It began innocently enough. I responded to a tweet about how fears that a traditionalist viewpoint does not equate to a desire to do away with the ordination of women and that claims to the contrary are fear mongering. I decided to respond. Below is the original tweet followed by mine:
Let’s not minimize valid concerns. A lot of conservatives are in favor of ending ordaination of females. This is especially strong in the south.
— Rev. Jonathan Tullos (@revjktullos) August 30, 2018
You can read the rest of the tweets that ensued if you are so inclined but what ensued was a nearly day-long Twitter back and forth between me and some others who were not originally involved in the conversation but chose to chime in. The result was largely attacks against my integrity and one tweeter even went so far as to question my faith and further attack me personally. As you can see – and verify on my Twitter account – my response was not in reference to any leader within any of the traditionalist renewal movements (WCA, IRD, et. al.), yet it was assumed that these people were who I was talking about. I was not. As I later made clear, this was based on conversations that I have had with people over the course of several years in several settings. These conversations happened with both lay and clergy persons within the United Methodist Church.
It was demanded of me to name names. I refused because, frankly, it’s none of anyone’s business. What’s more, I’m not going to inject people by name into such a conversation when they have no means by which to defend themselves (many of these people are not on social media as far as I know). Because I would name “name just one” as one person tweeted at me, I was called everything from a gossip to a liar, all because I refused to “out” people who held these views. As I made clear multiple times (which seemed to go unnoticed), my tweet was a general statement intended to express that there are people within the UMC who are against women being ordained into pastoral ministry. While I have no knowledge of anyone currently in a leadership position within the major traditionalist renewal movements holding these views (women are involved in leadership, a point that I have never challenged because, websites, etc.), such people can conceivably have high influence over those who do have leadership titles, or can conceivably gain those positions for themselves. My point was to be on guard and not blindly think that such people don’t exist and would not push their views if given the opportunity. Nothing more, nothing less.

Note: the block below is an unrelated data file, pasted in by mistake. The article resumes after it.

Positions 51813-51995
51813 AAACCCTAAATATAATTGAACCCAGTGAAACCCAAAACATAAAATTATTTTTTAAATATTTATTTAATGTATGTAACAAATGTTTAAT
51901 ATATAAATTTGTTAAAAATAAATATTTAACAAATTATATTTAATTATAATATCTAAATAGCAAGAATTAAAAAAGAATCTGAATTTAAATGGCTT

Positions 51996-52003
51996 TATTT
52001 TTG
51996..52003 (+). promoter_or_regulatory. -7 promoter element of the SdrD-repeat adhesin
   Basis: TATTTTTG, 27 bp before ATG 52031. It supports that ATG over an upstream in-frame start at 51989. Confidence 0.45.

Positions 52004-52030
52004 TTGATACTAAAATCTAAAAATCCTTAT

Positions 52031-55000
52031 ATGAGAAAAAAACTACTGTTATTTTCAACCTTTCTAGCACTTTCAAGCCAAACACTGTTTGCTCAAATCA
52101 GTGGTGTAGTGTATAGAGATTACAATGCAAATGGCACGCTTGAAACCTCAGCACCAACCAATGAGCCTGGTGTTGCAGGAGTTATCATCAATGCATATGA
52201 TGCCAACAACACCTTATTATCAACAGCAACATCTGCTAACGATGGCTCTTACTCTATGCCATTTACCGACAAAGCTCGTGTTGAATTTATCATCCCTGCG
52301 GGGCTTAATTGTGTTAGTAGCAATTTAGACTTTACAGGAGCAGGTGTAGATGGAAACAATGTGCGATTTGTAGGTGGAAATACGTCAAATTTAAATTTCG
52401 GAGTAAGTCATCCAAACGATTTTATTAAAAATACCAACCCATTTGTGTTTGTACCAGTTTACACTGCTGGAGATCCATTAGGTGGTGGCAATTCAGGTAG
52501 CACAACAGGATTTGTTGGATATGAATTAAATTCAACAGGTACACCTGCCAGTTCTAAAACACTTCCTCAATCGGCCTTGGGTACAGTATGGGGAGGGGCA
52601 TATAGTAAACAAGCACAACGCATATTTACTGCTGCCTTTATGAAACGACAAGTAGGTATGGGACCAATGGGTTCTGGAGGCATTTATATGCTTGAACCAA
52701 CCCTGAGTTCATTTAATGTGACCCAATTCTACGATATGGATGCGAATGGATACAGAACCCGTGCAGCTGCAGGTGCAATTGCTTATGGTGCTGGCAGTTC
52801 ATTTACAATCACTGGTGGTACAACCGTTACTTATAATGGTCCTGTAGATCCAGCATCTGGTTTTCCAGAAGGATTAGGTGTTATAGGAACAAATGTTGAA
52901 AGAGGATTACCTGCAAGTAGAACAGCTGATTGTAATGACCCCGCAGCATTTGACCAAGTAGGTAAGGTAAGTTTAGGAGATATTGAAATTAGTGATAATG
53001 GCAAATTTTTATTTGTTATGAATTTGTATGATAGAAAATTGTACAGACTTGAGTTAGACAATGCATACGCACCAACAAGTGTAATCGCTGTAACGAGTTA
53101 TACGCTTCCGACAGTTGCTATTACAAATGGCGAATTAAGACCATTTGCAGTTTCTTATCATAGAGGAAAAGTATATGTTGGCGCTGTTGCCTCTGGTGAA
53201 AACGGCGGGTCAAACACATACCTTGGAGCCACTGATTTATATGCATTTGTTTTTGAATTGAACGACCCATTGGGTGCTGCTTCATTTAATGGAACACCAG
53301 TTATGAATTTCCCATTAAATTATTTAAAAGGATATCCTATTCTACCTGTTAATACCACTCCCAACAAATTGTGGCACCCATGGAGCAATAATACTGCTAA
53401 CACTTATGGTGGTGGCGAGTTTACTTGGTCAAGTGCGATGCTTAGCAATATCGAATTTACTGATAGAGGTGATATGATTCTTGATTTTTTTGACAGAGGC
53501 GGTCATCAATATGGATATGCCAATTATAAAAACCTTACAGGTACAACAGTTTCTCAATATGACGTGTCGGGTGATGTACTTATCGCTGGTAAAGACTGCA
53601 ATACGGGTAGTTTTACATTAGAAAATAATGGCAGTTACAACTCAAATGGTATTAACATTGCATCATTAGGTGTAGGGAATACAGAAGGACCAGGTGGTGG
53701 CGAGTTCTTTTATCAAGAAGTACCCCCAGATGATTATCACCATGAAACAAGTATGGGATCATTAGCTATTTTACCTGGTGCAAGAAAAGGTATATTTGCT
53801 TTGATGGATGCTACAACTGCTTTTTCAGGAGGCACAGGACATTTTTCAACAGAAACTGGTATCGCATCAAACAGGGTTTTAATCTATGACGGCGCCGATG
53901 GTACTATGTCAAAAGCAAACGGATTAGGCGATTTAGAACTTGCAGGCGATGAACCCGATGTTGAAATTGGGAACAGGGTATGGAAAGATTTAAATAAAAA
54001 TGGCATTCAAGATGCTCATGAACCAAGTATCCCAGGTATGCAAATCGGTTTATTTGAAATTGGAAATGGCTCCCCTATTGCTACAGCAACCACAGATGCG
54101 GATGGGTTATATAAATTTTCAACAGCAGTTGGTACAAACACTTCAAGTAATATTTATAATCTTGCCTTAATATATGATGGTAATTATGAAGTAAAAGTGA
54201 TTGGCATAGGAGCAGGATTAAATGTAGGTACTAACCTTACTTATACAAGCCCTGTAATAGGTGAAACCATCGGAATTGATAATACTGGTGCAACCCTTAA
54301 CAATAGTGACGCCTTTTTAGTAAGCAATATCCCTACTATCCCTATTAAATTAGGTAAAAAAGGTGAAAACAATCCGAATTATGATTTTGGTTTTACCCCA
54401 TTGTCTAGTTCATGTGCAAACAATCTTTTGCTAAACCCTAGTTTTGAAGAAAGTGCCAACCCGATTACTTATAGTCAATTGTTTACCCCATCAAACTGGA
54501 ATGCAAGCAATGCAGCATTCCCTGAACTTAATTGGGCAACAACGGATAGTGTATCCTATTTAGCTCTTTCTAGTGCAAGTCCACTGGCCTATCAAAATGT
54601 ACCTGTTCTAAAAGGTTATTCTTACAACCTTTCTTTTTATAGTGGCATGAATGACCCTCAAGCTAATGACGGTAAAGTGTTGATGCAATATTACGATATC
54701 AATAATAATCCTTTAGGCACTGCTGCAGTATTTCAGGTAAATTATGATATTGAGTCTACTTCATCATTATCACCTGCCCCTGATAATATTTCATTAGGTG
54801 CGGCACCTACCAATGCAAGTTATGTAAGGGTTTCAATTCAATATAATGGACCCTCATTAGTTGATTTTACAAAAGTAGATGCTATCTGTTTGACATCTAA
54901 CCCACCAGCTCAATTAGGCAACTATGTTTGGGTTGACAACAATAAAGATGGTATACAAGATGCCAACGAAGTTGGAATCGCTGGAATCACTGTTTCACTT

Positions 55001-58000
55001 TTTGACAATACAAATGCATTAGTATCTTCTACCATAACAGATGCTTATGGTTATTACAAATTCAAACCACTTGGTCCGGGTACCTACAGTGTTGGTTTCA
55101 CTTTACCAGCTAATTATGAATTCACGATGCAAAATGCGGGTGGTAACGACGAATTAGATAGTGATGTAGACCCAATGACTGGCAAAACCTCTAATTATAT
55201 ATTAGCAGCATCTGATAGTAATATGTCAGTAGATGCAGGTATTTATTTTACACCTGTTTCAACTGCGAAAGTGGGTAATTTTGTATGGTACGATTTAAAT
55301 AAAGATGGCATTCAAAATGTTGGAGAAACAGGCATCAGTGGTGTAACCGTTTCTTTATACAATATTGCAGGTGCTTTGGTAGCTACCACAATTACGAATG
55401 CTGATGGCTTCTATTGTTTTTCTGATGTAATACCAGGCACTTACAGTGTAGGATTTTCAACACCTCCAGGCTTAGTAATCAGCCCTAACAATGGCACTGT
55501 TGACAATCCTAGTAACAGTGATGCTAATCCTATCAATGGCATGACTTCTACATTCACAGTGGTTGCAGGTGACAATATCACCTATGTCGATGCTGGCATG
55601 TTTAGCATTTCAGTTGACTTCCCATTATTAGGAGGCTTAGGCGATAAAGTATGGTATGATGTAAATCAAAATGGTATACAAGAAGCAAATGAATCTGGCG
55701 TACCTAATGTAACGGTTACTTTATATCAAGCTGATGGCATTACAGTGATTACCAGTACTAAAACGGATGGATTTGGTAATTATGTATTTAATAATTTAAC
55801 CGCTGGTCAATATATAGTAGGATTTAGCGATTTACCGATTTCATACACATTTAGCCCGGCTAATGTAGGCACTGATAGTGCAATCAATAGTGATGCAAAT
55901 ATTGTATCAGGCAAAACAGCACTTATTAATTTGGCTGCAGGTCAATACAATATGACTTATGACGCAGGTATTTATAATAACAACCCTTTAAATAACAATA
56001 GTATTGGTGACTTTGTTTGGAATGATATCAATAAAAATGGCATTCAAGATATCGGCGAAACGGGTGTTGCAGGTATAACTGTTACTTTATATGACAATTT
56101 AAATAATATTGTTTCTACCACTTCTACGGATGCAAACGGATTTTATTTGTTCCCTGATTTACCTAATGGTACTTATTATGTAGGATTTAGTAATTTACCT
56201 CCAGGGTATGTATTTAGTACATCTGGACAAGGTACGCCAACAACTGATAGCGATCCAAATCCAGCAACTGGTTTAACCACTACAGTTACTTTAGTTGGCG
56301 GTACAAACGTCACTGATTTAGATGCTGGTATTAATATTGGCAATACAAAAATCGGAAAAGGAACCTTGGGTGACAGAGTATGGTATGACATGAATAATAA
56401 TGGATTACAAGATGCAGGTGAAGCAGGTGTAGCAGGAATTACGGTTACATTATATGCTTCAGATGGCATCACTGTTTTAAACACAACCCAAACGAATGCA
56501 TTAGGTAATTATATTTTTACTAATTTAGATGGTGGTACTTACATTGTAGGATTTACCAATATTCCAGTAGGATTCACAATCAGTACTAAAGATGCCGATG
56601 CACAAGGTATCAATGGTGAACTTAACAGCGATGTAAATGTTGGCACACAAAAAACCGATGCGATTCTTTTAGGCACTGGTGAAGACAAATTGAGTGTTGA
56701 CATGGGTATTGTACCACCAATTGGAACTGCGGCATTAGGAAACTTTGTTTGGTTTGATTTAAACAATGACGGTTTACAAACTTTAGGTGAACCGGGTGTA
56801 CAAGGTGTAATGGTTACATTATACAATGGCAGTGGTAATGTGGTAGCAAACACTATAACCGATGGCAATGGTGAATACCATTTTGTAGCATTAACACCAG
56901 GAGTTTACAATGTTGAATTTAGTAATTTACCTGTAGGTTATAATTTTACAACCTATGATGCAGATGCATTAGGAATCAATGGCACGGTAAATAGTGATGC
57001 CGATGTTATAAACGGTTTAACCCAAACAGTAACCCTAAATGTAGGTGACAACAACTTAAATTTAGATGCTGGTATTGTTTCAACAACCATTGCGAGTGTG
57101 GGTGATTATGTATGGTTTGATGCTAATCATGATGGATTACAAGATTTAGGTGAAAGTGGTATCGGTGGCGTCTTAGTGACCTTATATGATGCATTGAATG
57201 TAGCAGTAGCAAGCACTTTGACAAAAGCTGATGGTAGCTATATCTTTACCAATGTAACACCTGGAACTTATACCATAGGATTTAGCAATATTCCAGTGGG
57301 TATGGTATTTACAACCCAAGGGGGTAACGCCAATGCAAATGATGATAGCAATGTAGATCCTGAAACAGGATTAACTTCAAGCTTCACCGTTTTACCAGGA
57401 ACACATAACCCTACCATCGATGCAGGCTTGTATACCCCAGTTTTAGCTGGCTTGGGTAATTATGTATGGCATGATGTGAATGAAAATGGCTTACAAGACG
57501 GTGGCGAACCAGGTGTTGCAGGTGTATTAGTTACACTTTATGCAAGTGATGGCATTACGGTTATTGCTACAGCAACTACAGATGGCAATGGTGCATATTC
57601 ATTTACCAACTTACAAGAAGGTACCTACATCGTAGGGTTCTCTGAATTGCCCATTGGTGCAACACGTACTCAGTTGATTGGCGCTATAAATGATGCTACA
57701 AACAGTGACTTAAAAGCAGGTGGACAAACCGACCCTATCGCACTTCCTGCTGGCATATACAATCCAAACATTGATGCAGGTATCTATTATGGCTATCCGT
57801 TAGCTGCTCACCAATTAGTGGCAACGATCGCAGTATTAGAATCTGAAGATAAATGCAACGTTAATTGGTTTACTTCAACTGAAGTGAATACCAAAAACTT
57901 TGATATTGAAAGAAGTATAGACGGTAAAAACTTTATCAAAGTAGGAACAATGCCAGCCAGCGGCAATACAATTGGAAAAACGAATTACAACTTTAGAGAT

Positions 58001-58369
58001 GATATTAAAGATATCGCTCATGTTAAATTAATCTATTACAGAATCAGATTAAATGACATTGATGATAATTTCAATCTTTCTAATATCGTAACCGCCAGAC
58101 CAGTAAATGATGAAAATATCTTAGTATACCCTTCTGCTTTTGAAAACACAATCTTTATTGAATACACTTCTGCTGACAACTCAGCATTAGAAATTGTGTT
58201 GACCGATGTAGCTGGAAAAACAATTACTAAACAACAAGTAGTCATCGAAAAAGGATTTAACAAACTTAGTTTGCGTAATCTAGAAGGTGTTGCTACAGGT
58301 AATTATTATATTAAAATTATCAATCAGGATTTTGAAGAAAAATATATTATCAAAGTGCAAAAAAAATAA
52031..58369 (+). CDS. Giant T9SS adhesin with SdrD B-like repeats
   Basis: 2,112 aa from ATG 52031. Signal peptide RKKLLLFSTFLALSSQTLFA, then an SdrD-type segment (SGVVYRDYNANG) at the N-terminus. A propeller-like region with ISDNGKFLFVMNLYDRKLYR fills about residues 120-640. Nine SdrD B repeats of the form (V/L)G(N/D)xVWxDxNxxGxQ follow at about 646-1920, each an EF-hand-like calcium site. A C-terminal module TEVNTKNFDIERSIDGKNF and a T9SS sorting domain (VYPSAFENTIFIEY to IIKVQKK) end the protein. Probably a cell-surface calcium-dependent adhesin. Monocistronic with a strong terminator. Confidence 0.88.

And I was ridiculed for it.
I can handle anyone disagreeing with me. Anyone is welcome to at any time. What I will not tolerate is being disrespected or personally attacked in the course of that disagreement. What happened today was proof that civil discourse has gone the way of the dodo and has given me cause to consider whether or not I will be as quick to weigh in on these subjects. Frankly, I’m not sure it’s worth the uptick in my blood pressure. And as I told someone offline just today: I have to wonder if this topic is even one worth spending so much energy on, if that hill is really worth dying on.
But what I believe today has further shown me is a reminder of the toxic tribalism that exists in the human sexuality debate in the United Methodist Church. I have further been reminded of the danger of one finding themselves in an echo chamber. I have noted people on both extremes of the human sexuality debate being stuck in these chambers, unable to fathom an argument that is contrary to theirs. They refuse to hear it and engage in ugly forms of debate when they are challenged. Moderates like me – someone who dares to hope that we can find a way to continue to coexist in spite of our differences – often find ourselves stuck in the middle because we refuse to place ourselves in these chambers. We see both sides, we engage with both sides (or, we try to). And more often than not, assumptions are made about our intentions or we are reminded for the millionth time that we need to pick a side.
If we hope to be the kingdom on earth, we have got to figure out a way to engage in dialogue without resulting to attacks on a person’s character and even their faith. It’s unchristlike to engage in such tactics. If you want to know why many people are starting to think that the church can’t be trusted, look no further than Twitter. We have all got to go to the table, engage with one another. In order to do that, we must leave our echo chambers, disband the tribes, and commune. Is there a time to go our separate ways? Perhaps. But we need not engage in behavior that is inconsistent with that of a disciple int he process.
Meanwhile, I cling to Christ. I further cling to the hope offered by the Apostle Paul when he wrote to the church at Galatia:
For you are all children of God through faith in Christ Jesus. And all who have been united with Christ in baptism have put on Christ, like putting on new clothes. There is no longer Jew or Gentile, slave or free, male and female. For you are all one in Christ Jesus. And now that you belong to Christ, you are the true children of Abraham. You are his heirs, and God’s promise to Abraham belongs to you. Galatians 3:26-29 NLT
It’s time for us to start acting like it. I’m looking at you, fellow United Methodists.